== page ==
News Agriculture, Climate

Remote mapping by using unmanned aerial vehicles, i.e. drones, brings the measurement of the quantity and quality of grasslands into this millennium. This fast and accurate method produces significant benefits for agricultural entrepreneurs, but it also needs more advanced artificial intelligence solutions alongside it. New solutions are being developed in research projects and at the DroneOlympics event held in Finland in September.

Key quality factors regarding green fodder include its digestibility and nitrogen content. For example, the growth rate has an impact on digestibility, which means that the feed value of green fodder depends significantly on correctly timed harvesting. In addition, the nitrogen content and the harvest volume serve to interpret the amount of nutrients consumed by the crops and the amount of fertilisers needed for the next harvest. When carrying out measurements, speed is the key, as the digestibility may deteriorate significantly even during a single day.

Cooperation projects between the Finnish Geospatial Research Institute (FGI) of the National Land Survey of Finland and the Natural Resources Institute Finland (Luke) have shown that drone sensors and machine learning can help to measure the quality and quantity of grasslands not only quickly, but also accurately. Luke has produced grasslands with different properties for research purposes.

Financial benefits for farmers

FGI’s DroneFinland team has developed tools for sending measurement data directly to tractors operating in the fields, even in real time. Oiva Niemeläinen, a senior scientist at Luke, describes the results of the cooperation projects as a significant breakthrough. Niemeläinen has been in charge of the planning and practical arrangements of grassland testing.

“Measuring grassland yields is a laborious process, which is why parcel-specific yields per hectare are not very well known. Evaluating the quantity and quality of grasslands right before harvesting is a major step forward,” Niemeläinen says.

“By using these new methods, results can be measured directly in a digital format, even for every square metre, if needed. If, as these test results indicate, the mapping results can be reliably generalised over large field areas, farmers will have access to important supporting data regarding the timing of harvesting and grassland fertilisation during the growing season. This, of course, also produces financial benefits.”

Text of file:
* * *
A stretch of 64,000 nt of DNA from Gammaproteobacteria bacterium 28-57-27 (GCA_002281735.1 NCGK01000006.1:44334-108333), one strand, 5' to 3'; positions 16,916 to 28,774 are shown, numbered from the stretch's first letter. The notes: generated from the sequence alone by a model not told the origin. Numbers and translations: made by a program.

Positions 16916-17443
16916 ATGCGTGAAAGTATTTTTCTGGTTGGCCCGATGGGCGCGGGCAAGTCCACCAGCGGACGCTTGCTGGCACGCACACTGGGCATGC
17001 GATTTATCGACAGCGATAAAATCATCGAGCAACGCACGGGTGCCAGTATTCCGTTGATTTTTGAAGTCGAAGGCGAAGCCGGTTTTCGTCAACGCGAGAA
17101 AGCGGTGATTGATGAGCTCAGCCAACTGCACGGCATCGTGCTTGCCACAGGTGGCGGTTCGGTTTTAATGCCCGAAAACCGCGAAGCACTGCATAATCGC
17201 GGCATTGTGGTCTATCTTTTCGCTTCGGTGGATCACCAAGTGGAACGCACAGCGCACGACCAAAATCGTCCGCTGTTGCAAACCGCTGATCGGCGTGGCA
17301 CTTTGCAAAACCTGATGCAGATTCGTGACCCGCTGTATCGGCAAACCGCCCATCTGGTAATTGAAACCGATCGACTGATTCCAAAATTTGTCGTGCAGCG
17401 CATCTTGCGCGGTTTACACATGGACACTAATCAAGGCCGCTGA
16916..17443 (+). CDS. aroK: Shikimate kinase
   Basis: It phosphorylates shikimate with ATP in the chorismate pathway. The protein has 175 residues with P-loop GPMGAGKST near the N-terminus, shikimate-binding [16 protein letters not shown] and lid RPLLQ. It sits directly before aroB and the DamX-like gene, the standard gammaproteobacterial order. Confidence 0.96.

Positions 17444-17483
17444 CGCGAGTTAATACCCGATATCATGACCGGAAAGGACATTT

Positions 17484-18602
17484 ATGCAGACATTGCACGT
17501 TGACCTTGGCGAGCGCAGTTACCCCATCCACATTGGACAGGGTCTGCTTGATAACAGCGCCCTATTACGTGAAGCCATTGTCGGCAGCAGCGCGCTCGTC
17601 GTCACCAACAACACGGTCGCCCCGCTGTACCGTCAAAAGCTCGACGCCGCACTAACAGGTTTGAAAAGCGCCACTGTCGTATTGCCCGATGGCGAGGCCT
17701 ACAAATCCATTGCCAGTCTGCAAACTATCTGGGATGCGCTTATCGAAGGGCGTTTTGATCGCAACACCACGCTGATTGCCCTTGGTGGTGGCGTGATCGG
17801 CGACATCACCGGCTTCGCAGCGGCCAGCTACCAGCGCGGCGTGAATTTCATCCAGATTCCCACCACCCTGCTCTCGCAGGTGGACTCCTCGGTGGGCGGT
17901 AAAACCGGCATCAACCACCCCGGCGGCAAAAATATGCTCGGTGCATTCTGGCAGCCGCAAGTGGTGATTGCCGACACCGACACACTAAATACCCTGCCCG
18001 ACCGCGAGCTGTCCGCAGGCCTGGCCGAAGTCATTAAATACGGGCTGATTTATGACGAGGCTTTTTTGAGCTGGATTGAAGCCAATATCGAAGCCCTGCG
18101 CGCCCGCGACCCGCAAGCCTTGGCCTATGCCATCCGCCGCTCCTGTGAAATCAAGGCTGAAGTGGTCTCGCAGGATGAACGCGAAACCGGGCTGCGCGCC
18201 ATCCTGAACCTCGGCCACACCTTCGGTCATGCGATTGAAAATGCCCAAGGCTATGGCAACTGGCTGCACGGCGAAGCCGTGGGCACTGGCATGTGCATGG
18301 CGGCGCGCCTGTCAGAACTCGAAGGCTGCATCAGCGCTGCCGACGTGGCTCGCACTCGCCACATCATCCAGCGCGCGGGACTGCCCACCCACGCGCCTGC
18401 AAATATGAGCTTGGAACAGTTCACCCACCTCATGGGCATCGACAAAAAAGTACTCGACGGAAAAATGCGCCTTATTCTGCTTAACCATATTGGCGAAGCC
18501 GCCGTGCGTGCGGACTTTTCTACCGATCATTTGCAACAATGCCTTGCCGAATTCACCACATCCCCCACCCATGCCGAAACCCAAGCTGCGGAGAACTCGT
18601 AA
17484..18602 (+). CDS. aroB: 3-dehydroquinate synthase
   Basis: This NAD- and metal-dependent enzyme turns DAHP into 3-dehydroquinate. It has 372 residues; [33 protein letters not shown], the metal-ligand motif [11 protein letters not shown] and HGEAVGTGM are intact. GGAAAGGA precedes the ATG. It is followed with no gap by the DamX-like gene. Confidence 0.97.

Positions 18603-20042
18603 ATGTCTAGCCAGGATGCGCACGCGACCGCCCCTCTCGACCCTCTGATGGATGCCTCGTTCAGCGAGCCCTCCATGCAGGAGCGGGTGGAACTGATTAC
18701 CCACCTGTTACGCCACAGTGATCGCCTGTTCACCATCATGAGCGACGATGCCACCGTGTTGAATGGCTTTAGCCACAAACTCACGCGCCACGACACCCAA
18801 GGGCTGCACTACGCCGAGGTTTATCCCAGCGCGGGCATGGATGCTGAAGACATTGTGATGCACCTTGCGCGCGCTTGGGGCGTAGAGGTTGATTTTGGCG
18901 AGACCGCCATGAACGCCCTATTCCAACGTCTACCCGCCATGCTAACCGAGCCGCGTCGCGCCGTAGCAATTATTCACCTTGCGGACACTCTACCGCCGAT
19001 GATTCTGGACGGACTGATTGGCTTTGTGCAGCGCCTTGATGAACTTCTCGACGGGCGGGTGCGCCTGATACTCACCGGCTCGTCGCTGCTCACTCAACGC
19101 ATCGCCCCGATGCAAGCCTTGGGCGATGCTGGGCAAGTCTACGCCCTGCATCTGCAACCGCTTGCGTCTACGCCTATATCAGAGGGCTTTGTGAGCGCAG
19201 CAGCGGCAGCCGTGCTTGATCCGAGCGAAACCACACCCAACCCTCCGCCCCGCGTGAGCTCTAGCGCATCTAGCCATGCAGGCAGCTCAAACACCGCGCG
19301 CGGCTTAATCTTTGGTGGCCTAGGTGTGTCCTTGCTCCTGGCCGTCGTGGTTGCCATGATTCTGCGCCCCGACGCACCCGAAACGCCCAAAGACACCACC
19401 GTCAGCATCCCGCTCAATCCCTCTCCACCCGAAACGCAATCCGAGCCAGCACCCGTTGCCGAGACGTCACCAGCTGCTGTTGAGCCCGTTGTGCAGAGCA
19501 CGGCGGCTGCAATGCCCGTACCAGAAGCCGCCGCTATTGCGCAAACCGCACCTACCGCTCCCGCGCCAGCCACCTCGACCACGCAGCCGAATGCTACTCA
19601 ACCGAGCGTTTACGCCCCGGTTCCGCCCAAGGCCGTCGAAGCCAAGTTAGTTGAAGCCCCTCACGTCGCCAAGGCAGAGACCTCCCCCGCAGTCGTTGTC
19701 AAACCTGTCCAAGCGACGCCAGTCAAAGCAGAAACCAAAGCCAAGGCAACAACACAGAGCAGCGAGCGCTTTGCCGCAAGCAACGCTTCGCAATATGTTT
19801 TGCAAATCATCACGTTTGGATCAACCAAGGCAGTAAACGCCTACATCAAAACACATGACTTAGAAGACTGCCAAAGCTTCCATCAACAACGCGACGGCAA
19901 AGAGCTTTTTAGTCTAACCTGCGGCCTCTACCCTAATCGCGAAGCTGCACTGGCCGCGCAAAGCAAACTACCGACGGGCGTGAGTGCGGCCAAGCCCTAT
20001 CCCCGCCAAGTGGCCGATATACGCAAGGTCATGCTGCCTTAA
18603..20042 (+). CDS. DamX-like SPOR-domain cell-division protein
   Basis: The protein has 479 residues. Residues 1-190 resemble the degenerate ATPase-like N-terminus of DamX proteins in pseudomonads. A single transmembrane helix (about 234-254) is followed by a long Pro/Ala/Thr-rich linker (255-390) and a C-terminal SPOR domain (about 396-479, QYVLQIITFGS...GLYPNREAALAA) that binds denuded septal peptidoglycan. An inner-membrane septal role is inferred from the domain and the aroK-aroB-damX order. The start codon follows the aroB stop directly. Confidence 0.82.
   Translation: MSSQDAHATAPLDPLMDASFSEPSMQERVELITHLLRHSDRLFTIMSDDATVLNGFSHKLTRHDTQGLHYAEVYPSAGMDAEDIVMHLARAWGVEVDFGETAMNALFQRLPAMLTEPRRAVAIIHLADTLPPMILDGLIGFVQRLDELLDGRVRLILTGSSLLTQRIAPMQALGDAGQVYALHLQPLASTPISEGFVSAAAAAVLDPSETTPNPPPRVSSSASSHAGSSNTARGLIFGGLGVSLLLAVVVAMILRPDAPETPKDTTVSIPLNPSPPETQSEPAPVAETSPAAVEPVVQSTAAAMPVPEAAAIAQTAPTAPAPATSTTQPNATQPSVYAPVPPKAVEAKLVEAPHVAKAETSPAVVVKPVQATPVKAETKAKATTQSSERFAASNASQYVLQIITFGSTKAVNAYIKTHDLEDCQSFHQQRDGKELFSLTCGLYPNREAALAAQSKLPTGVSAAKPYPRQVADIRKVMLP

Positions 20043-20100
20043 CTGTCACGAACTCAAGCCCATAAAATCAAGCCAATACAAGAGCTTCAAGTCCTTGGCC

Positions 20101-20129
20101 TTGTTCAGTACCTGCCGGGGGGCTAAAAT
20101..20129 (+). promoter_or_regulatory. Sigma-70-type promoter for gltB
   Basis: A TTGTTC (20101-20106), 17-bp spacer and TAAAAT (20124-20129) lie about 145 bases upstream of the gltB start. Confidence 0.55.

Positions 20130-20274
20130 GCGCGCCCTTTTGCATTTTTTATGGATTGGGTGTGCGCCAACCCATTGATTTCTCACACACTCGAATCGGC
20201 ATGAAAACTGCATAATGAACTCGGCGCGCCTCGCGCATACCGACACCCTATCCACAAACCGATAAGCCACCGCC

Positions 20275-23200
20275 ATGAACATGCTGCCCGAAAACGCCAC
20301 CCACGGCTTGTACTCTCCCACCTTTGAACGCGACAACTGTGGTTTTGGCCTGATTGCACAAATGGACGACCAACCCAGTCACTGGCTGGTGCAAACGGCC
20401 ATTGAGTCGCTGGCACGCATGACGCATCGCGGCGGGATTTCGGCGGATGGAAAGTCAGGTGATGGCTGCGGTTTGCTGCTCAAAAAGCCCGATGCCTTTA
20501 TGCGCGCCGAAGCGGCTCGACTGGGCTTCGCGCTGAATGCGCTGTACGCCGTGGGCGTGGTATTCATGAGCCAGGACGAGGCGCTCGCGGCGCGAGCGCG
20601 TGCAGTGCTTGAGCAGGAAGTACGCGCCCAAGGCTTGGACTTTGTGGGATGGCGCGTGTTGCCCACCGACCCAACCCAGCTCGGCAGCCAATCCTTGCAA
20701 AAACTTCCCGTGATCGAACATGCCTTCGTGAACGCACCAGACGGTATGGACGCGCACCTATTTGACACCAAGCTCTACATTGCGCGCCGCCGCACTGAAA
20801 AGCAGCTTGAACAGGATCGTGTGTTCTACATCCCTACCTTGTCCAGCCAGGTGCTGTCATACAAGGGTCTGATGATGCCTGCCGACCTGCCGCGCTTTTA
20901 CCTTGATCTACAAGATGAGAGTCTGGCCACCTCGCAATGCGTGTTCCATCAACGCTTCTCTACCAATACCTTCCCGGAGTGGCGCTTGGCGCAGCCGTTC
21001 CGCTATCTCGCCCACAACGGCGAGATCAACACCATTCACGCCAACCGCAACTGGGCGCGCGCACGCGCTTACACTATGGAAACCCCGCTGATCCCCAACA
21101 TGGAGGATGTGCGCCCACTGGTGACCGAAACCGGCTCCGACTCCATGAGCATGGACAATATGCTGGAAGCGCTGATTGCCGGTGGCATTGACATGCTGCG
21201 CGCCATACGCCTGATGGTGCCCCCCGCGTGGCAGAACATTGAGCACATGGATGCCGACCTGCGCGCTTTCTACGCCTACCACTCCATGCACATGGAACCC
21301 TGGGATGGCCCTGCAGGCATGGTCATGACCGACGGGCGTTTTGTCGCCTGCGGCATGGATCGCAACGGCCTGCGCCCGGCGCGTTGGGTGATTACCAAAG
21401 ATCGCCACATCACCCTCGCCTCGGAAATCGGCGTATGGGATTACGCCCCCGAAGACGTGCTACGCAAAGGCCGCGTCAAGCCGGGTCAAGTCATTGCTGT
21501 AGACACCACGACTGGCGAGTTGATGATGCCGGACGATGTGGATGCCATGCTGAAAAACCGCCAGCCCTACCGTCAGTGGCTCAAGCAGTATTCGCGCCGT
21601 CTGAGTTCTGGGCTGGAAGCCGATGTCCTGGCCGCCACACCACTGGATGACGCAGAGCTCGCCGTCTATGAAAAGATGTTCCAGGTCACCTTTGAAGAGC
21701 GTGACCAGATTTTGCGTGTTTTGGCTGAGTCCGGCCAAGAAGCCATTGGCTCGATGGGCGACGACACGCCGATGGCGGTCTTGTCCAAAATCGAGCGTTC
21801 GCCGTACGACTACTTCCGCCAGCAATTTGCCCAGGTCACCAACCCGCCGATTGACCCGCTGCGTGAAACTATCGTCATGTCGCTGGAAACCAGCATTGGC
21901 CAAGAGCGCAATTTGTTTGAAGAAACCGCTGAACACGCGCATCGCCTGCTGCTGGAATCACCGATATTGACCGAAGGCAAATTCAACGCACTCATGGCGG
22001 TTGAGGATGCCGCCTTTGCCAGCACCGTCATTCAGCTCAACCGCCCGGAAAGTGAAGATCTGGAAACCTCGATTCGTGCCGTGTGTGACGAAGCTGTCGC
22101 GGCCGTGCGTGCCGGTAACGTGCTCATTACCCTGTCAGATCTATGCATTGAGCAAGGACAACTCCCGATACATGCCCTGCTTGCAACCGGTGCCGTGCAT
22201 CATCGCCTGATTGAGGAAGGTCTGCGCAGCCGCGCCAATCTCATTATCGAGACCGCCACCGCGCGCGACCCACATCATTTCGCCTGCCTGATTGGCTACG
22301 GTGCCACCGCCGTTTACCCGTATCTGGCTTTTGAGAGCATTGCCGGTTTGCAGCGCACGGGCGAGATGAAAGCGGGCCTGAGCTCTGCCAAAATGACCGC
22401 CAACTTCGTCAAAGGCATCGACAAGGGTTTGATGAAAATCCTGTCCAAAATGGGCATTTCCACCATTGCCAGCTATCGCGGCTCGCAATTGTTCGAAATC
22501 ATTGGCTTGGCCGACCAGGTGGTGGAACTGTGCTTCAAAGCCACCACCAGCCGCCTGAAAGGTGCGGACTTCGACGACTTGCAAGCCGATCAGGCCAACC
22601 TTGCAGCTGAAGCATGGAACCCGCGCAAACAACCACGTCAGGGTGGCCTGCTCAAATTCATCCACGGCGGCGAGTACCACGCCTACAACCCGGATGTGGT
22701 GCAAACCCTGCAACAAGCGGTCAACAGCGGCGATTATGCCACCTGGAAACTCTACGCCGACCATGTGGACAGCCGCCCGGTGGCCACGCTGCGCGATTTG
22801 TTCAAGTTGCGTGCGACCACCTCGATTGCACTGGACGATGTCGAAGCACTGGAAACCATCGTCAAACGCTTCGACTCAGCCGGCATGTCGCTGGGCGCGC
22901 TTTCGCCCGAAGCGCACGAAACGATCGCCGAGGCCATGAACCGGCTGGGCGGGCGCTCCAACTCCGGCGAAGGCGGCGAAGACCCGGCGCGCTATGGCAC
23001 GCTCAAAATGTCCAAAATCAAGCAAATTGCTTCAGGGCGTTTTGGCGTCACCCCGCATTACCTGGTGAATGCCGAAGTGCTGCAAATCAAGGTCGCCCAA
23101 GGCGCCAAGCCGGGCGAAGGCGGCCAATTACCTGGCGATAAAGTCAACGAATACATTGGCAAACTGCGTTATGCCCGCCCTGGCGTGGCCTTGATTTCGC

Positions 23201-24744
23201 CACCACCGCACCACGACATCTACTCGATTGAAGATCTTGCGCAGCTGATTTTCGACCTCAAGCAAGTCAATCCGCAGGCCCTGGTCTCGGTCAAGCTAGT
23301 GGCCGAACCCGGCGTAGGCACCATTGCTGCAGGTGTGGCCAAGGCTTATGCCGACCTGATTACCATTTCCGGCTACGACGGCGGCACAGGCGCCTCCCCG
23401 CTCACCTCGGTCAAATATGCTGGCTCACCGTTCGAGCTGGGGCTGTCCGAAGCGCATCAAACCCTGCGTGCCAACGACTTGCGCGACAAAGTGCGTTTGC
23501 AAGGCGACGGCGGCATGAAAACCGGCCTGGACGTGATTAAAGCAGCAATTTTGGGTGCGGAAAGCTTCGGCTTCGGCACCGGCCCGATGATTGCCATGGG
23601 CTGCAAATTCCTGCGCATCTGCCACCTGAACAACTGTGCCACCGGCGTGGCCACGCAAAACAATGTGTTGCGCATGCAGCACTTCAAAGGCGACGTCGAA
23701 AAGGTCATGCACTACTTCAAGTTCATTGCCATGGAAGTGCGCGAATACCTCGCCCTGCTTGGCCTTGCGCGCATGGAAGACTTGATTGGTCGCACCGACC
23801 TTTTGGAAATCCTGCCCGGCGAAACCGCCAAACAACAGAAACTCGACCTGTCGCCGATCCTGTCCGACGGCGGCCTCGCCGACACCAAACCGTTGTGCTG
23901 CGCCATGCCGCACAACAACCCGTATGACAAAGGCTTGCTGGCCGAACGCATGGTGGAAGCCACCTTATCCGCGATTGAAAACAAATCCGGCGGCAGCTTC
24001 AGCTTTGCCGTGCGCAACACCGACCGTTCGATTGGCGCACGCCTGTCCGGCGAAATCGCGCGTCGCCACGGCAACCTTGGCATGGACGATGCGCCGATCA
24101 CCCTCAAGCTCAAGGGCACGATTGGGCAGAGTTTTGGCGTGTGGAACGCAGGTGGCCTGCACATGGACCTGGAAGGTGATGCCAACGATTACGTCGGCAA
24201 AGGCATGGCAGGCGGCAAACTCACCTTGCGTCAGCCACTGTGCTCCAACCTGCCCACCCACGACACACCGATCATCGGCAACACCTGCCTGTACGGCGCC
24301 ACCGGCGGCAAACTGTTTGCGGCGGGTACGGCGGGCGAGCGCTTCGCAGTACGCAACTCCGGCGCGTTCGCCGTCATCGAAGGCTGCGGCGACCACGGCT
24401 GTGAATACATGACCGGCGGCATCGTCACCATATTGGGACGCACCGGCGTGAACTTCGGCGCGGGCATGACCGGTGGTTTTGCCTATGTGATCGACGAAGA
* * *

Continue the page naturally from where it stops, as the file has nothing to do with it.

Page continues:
However, there is still a lot of work to be done in order to ensure that the research results can be generalised.

“Grasslands consist of diverse mixed crops, and mapping is carried out in varying weather conditions. We need to conduct more research to turn the mapping results produced in different conditions into interpretations of the quantity and quality of crops before these methods can be applied in practice to grassland cultivation,” Niemeläinen says.

Artificial intelligence to help in decision-making processes

Measurement data alone is not enough – it needs to be processed so that it offers help in decision-making processes.  Drones would make the work of farmers easier.

“We need diverse AI solutions. Machines need to understand how, where and when to operate after data about quantity and quality has been measured. By using AI developed on the basis of conditions defined by farmers, we can apply these steps we have now taken in the use of drones to practical work on farms,” says Jere Kaivosoja, research scientist at Luke.

The use of drones will also be developed at the DroneOlympics at the beginning of September. Luke and FGI will hold two innovation challenges at the event: Flowering Forest and Count the Grass. More information about these challenges is available on the DroneOlympics website.

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